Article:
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A Gonzales Recap

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For those of you who missed the testimony of Alberto Gonzales before the Judiciary Committee, I’d recommend making the effort to catch it on a CSPAN rebroadcast. There’s simply no way to adequately describe the whole scene: that creepy, evasive visage, calmly churning out falsehood after falsehood. You have to keep reminding yourself—this man is the attorney general of the United States. He is the physical embodiment of an idea. At this point no one, Democrat or Republican, would argue that he is highly qualified to hold the position he now occupies, that he is the obvious choice among America’s legions of lawyers to be the attorney general. He was chosen and installed as the exaltation of personal loyalty and fidelity over all other traits, especially intelligence, honesty, loyalty to the law and especially the Constitution. Gonzales stands for the willingness to lie and dissemble in order to protect his patron; he is the ultimate and absolute politicization of high office. His selection and installation reflect the values of a tyranny, not a democracy.

And yesterday, Gonzales served up more whoppers than a Burger King during the midday rush. He’s developed a rapport with this committee like no attorney general in history. Senator Specter, the ranking member of his own party, not only calls Gonzales a liar (though using only slightly less harsh language) but expresses the view that Gonzales has passed the threshold into the territory of a felony that should be prosecuted. If anything like that has ever happened before, I must have missed it.

So perhaps the starting point is handicapping Gonzales as a person who is likely at some point to face criminal charges. Of course, if President Bush was prepared to descend deus ex machina to save Scooter Libby, then he surely will grant his dear friend Fredo a full and comprehensive pardon. After all, Fredo is perjuring himself serially to protect Bush’s brain, Karl Rove—an ultimate act of self-sacrifice. But that pardon will apply only to crimes committed up to that point, and Fredo, no doubt, has a large number of crimes yet to commit. He seems to believe that being Attorney General, he has a license to perjure himself as much as he likes before Congress. And at this point it’s reasonably clear that Bush agrees. That’s all that matters.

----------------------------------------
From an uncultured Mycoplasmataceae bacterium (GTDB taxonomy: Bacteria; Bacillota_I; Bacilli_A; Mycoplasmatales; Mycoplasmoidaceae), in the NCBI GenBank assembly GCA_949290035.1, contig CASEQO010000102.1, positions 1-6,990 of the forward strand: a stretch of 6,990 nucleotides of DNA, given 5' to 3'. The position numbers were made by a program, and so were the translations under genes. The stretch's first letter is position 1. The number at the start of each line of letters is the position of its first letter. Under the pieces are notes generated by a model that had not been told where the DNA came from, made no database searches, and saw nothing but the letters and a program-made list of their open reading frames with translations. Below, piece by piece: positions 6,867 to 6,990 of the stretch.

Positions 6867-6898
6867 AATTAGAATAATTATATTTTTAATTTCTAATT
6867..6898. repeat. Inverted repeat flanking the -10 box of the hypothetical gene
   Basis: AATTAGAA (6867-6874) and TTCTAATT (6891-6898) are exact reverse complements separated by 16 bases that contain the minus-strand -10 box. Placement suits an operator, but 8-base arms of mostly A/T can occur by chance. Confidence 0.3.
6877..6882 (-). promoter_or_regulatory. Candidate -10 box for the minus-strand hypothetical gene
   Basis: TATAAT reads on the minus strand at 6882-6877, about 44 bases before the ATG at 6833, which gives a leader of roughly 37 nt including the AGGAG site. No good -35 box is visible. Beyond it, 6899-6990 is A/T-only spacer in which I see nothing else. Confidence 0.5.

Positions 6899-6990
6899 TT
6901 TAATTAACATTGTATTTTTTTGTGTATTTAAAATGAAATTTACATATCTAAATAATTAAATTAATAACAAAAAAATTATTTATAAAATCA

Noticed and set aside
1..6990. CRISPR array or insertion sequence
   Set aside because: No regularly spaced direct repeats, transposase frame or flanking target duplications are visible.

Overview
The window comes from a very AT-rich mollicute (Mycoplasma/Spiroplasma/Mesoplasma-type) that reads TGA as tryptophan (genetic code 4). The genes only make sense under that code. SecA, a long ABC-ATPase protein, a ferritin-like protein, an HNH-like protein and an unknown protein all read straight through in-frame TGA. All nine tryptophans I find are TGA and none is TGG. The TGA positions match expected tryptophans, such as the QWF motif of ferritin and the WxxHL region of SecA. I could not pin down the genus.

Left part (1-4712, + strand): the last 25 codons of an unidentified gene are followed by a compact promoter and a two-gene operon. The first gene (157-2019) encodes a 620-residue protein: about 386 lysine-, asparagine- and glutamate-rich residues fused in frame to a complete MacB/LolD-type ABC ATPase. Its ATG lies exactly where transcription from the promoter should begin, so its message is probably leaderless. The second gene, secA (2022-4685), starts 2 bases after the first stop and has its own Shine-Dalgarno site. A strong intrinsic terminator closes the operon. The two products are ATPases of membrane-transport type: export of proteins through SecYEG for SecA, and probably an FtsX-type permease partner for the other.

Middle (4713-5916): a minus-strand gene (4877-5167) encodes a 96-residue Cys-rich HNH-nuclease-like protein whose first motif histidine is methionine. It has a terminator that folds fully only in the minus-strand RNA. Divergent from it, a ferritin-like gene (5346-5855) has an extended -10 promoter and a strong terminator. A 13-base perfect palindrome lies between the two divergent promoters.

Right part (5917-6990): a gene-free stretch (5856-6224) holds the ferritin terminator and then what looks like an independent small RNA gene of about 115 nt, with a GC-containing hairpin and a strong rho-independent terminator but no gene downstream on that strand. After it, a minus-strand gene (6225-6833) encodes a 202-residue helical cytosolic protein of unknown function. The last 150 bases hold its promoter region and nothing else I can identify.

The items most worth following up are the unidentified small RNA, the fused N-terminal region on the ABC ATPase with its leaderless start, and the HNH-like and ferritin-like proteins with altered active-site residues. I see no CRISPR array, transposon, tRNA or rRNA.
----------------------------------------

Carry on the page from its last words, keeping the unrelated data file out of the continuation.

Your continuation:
Assuming the all-but-unthinkable, namely that the wheels of justice were permitted to turn normally and Fredo were to face multiple counts for his perjuries and other crimes, if I were advising Fredo’s defense team, I would strongly advise against having Fredo take the stand. He may in fact occasionally tell the truth. But even when he says “My name is Alberto Gonzales,” it sounds like a lie.

So let’s recap some of the major developments from his July 24 appearance before the Senate Judiciary Committee.

Rewriting History
Robert Conquest wrote that the Soviet Union was the only nation with a completely unpredictable past. But meet Alberto Gonzales. He was extremely busy rewriting history today, and it now appears that when he raises his hand and swears an oath, there’s no telling which version of the past will appear next. First, he tells us that the trip to see Ashcroft in the hospital has to do with something entirely different from the Terrorist Surveillance Program about which his former Deputy James Comey testified. In doing this, he contradicts his own prior testimony, and he contradicts Comey. At least one person is lying. And indeed, that person has to be Gonzales. The only issue is which of his diametrically opposed statements is the lie.

Second, he stated that he went to Ashcroft in order to satisfy the so-called “Gang of Eight” senators who had insisted that the program continue. One of those senators, Tom Daschle, says that Gonzales is lying—that no such meeting occurred and no such demand was made. His account is totally at odds with all other accounts of the “Gang of Eight” and their interaction. In addition to this, evidence has surfaced in the meantime from several outside sources which suggests very strongly that the trip to see Ashcroft and secure his signatures was part of an effort to convince a group of service providers to cooperate with the Government in allowing the installation of electronic devices which would facilitate the surveillance of the communications of tens of millions of Americans without warrants. Again, Gonzales’s account has compounded lies upon lies. [Since I started this piece, Jay Rockefeller, Nancy Pelosi and Jane Harman have all also spoken. They each confirm that Gonzales is lying. I know you’re all shocked to hear this.]

Cheney’s Persecutions
Sheldon Whitehouse, the freshman senator from Rhode Island who is a former prosecutor, continues to figure as one of the most effective questioners on the committee. Previously, Whitehouse had established that the Justice Department in 2002 had given in to a request from Gonzales that the door be opened to allow some 447 political appointees (almost all of them in the White House) to tinker with pending criminal investigations and prosecutions. This was done for one purpose: to permit the political manipulation of the prosecutorial process, which available evidence now suggests ran rampant over a period of at least five years.

Now Whitehouse discloses that Gonzales signed a memo in May 2006, while he was attorney general, to allow Vice President Dick Cheney, and particularly his chief of staff, David Addington, to discuss on-going cases with prosecutors. Note that this is while Cheney’s former chief-of-staff, Scooter Libby, was facing indictment on charges of lying to the grand jury and an independent prosecutor was conducting an investigation that ultimately established that Cheney had orchestrated the exposure of a covert CIA agent as an act of political retaliation. When Whitehouse asked Gonzales “What on earth business does the Office of the Vice President have in the internal workings of the Department of Justice with respect to criminal investigations, civil investigations, and ongoing matters?” And as a response, Gonzales offered this: “As a general matter, I would say that’s a good question.”